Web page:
My posting on the Copenhagen conference, and its downgrading of global warming, provoked a neat hostile comment: you (Posner) criticize these economists for opining outside their fields, but isn’t that what you do all the time? Well, yes, but here’s my defense: you don’t have to be an expert in a field to criticize the experts, provided you know enough about the field to understand what the experts are saying and writing, to be able to spot internal contradictions and other logical lapses, sources of bias, arguments obviously not based on knowledge, carelessness in the use of evidence, lack of common sense, and mistaken predictions. These are the analytical tools that judges, who in our system are generalists rather than specialists, bring to the task of adjudicating cases in specialized fields of law.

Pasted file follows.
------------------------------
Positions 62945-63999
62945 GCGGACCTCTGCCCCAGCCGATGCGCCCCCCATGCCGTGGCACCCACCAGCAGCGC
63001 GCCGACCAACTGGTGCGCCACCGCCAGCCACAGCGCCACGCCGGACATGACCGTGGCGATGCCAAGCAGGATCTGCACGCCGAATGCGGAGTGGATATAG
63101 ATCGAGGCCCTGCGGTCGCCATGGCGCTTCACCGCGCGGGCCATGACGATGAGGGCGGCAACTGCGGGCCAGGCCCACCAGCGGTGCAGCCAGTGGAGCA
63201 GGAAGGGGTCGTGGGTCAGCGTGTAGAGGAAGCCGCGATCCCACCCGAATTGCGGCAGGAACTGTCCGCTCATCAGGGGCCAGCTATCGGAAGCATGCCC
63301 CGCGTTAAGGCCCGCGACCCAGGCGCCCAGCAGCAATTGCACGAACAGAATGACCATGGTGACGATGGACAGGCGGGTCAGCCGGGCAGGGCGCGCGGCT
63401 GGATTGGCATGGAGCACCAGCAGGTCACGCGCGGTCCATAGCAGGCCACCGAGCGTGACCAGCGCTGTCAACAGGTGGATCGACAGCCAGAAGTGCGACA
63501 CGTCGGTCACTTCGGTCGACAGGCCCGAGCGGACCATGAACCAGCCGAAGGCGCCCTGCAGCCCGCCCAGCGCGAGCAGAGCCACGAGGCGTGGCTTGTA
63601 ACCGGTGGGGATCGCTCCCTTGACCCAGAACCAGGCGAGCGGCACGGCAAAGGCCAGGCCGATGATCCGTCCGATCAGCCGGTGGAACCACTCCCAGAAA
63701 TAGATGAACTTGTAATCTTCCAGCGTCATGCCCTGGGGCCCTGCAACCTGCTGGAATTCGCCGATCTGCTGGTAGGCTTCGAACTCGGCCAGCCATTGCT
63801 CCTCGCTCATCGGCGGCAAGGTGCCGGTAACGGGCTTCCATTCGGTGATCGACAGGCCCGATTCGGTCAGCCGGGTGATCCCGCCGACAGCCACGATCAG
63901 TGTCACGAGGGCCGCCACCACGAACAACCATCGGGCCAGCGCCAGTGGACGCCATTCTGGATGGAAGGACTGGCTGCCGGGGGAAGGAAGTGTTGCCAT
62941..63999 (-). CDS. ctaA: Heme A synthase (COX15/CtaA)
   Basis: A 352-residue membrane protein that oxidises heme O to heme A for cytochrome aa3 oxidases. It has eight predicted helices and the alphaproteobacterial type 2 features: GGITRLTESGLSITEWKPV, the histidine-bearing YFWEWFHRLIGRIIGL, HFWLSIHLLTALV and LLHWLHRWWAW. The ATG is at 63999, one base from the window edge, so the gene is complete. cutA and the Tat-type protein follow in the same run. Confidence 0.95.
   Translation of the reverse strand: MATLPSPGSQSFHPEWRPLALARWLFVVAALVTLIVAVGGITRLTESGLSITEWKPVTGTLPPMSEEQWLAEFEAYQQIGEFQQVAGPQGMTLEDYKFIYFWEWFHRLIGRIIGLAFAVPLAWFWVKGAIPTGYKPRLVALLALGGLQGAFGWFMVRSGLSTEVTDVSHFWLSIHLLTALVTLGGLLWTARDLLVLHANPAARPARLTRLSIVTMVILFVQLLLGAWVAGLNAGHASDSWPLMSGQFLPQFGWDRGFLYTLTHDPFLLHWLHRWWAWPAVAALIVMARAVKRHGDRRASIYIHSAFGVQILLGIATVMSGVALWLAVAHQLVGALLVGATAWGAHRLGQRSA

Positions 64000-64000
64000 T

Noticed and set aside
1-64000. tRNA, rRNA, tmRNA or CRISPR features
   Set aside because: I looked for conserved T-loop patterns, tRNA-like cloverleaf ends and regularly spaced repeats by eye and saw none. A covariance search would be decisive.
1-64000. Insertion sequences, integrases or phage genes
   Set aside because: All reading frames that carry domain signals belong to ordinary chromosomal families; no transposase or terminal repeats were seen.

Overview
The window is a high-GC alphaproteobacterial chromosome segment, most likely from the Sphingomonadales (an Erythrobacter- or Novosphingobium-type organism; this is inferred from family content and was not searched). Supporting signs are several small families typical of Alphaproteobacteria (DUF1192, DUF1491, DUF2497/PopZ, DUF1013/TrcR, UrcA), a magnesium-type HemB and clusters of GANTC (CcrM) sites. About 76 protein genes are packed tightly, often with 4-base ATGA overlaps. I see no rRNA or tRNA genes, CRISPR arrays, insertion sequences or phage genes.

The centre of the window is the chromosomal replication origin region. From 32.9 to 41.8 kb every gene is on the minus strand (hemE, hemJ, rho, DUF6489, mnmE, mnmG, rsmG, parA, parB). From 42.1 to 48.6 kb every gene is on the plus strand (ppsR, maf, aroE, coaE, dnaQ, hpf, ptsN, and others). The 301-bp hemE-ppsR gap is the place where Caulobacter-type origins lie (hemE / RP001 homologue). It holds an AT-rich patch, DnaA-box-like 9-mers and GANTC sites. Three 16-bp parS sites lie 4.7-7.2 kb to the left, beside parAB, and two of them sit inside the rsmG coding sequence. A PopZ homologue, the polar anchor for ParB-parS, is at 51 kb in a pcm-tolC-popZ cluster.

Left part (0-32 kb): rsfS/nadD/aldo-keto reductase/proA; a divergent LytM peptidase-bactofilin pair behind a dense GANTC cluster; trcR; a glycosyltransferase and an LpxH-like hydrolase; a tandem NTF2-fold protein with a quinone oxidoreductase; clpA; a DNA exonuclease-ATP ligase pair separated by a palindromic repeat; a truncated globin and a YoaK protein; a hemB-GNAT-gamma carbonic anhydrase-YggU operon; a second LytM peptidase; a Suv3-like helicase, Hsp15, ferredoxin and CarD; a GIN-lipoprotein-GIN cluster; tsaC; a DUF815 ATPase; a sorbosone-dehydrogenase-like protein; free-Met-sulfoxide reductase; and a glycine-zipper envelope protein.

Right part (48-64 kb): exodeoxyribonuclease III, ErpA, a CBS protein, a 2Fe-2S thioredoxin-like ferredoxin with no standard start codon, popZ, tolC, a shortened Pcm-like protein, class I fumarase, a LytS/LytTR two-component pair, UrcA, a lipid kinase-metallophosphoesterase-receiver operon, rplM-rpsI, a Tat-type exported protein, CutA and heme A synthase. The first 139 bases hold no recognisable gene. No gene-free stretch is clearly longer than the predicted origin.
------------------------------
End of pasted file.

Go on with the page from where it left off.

I don’t have to be a climate scientist to realize that assembling a group of economists none of whom is a specialist in the science, politics, or economics of global warming, and asking them to reach a consensus on where to rank global warming among the world’s worst ills without conducting any research of their own, but instead by discussing a position paper commissioned from another economist by the organizer of the conference, is not a rational procedure. And there is more (see the Copenhagen Consensus website). The organizer, Bjorn Lomborg, a statistician and controversialist, not an economist, gave the conference participants a week to discuss 17 projects (three involving climate, the others involving health issues, malnutrition, water purity, and other disparate topics) and rank them. The results were publicized before any analytical or evidentiary backup was, and the very idea of pressing for consensus (unanimity) suggests, as in the case of the 9/11 Commission’s similar consensus drive, a basic lack of intellectual seriousness.